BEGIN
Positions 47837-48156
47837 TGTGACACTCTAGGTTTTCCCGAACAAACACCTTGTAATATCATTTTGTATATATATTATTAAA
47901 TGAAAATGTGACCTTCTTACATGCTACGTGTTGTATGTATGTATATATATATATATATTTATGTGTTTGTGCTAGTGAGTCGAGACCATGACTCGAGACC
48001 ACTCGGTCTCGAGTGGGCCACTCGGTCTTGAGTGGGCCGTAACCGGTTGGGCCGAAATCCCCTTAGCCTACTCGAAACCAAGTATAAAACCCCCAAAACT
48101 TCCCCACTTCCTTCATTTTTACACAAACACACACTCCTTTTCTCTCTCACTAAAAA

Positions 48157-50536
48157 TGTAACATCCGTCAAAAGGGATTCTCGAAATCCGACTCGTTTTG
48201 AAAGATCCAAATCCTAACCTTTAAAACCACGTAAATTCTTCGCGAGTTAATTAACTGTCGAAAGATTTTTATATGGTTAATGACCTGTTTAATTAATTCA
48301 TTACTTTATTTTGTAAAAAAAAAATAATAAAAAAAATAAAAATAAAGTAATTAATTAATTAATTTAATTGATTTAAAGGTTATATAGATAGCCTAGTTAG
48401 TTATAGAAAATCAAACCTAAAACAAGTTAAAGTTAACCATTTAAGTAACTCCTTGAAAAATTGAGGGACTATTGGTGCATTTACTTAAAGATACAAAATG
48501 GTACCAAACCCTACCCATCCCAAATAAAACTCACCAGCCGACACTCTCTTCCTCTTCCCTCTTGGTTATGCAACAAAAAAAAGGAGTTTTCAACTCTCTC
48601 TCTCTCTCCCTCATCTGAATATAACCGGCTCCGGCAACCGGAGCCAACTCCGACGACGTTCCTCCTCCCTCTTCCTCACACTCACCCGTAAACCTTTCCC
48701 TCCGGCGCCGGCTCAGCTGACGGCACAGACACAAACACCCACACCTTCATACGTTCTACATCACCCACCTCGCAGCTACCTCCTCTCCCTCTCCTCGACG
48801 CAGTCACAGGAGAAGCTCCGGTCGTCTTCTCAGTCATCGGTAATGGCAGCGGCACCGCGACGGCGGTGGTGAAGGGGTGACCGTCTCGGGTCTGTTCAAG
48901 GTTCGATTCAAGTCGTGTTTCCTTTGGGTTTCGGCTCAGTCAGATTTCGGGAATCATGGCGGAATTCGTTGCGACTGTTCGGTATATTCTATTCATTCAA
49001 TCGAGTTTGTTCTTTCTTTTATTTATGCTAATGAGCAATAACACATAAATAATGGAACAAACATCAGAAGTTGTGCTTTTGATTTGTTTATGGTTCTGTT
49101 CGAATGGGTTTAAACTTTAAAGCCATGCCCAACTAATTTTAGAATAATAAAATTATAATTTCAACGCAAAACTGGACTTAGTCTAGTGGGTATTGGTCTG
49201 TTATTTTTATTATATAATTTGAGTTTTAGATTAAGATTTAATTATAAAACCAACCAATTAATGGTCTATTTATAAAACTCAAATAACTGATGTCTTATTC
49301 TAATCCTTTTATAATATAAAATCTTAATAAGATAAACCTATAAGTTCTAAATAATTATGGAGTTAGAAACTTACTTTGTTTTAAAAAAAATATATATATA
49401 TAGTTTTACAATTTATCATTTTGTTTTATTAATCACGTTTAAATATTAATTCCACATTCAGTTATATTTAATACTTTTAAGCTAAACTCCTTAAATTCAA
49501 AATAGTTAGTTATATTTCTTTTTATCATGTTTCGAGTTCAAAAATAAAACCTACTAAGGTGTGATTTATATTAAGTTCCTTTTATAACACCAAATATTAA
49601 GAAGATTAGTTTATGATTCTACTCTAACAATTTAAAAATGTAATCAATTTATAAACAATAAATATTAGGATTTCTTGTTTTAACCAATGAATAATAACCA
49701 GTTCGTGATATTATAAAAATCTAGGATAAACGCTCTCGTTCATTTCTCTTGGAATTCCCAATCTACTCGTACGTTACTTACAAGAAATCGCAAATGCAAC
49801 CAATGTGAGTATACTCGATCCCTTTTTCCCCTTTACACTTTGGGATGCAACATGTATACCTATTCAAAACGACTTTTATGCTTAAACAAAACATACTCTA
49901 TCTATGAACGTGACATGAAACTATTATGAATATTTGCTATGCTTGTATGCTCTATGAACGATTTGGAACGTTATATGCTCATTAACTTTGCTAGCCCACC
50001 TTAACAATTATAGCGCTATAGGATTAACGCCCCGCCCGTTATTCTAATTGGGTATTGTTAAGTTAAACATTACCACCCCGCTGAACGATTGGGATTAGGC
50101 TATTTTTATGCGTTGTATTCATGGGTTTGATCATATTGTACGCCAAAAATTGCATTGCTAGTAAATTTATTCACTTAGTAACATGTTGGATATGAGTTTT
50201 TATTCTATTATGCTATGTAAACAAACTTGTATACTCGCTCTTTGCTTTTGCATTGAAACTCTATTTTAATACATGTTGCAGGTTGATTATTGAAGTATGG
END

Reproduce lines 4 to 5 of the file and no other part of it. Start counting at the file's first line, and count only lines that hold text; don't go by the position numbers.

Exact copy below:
48001 ACTCGGTCTCGAGTGGGCCACTCGGTCTTGAGTGGGCCGTAACCGGTTGGGCCGAAATCCCCTTAGCCTACTCGAAACCAAGTATAAAACCCCCAAAACT
48101 TCCCCACTTCCTTCATTTTTACACAAACACACACTCCTTTTCTCTCTCACTAAAAA